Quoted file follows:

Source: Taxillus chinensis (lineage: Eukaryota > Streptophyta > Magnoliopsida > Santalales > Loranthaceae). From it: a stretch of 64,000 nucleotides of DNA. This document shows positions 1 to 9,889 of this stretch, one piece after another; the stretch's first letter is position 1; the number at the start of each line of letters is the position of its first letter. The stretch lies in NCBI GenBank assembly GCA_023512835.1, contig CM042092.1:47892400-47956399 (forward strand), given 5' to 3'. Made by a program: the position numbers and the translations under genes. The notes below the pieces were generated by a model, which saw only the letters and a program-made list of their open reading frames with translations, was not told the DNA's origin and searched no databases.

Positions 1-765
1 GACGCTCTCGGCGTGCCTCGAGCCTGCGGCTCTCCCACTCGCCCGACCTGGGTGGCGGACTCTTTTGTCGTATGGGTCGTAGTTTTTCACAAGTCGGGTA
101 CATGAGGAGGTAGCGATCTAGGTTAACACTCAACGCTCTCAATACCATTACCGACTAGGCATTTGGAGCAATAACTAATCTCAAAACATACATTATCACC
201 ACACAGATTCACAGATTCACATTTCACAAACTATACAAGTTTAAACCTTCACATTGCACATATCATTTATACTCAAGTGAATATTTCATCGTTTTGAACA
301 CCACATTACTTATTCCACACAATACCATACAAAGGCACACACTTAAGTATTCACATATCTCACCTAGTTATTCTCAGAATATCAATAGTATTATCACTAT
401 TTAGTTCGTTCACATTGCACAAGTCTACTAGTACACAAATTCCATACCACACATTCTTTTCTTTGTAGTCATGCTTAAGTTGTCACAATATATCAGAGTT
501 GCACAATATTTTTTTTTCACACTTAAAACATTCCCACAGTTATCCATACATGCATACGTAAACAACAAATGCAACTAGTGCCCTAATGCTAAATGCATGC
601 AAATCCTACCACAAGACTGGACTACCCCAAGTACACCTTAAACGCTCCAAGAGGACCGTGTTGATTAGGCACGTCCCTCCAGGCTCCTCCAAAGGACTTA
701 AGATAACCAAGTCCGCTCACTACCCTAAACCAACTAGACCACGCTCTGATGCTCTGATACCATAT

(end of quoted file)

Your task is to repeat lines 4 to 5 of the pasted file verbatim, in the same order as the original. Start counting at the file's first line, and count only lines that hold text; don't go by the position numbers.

101 CATGAGGAGGTAGCGATCTAGGTTAACACTCAACGCTCTCAATACCATTACCGACTAGGCATTTGGAGCAATAACTAATCTCAAAACATACATTATCACC
201 ACACAGATTCACAGATTCACATTTCACAAACTATACAAGTTTAAACCTTCACATTGCACATATCATTTATACTCAAGTGAATATTTCATCGTTTTGAACA